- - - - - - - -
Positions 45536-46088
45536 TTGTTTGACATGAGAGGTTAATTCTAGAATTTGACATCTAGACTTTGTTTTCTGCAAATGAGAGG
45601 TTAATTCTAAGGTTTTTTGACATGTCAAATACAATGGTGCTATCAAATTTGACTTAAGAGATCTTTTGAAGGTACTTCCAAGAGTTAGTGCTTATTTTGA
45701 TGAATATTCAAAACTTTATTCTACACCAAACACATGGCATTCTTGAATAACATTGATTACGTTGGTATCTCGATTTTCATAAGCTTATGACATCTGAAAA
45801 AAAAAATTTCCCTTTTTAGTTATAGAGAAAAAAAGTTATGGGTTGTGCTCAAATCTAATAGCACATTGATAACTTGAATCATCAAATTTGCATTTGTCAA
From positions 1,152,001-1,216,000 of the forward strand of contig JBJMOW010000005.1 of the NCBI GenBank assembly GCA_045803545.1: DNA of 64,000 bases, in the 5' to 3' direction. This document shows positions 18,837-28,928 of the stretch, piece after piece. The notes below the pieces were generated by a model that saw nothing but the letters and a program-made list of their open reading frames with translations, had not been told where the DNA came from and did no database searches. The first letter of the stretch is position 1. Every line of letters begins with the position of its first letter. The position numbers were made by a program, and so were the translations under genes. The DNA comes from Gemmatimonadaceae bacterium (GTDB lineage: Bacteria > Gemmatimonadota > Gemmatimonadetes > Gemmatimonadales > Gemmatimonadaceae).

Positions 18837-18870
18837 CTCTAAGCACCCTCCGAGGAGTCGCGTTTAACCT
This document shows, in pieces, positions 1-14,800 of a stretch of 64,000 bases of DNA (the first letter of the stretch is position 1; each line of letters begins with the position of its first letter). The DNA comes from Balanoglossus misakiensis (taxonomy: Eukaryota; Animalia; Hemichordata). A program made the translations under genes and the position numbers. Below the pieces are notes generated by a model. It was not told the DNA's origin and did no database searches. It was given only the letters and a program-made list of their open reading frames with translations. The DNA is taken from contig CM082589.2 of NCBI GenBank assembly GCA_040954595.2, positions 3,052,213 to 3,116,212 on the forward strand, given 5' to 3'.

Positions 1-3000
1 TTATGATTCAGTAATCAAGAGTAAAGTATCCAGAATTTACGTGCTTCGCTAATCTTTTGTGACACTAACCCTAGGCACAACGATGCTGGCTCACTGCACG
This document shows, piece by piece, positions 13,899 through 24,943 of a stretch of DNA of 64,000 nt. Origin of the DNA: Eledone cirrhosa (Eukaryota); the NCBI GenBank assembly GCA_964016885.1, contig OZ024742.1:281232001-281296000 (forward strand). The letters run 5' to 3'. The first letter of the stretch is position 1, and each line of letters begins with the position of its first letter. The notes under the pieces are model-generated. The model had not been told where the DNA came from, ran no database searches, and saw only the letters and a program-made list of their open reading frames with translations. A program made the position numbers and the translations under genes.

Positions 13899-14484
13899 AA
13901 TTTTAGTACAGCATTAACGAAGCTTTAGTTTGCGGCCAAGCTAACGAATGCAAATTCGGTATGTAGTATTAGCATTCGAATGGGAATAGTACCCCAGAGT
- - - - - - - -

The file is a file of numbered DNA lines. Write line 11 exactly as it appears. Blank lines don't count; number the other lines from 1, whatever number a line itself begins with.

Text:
1 TTATGATTCAGTAATCAAGAGTAAAGTATCCAGAATTTACGTGCTTCGCTAATCTTTTGTGACACTAACCCTAGGCACAACGATGCTGGCTCACTGCACG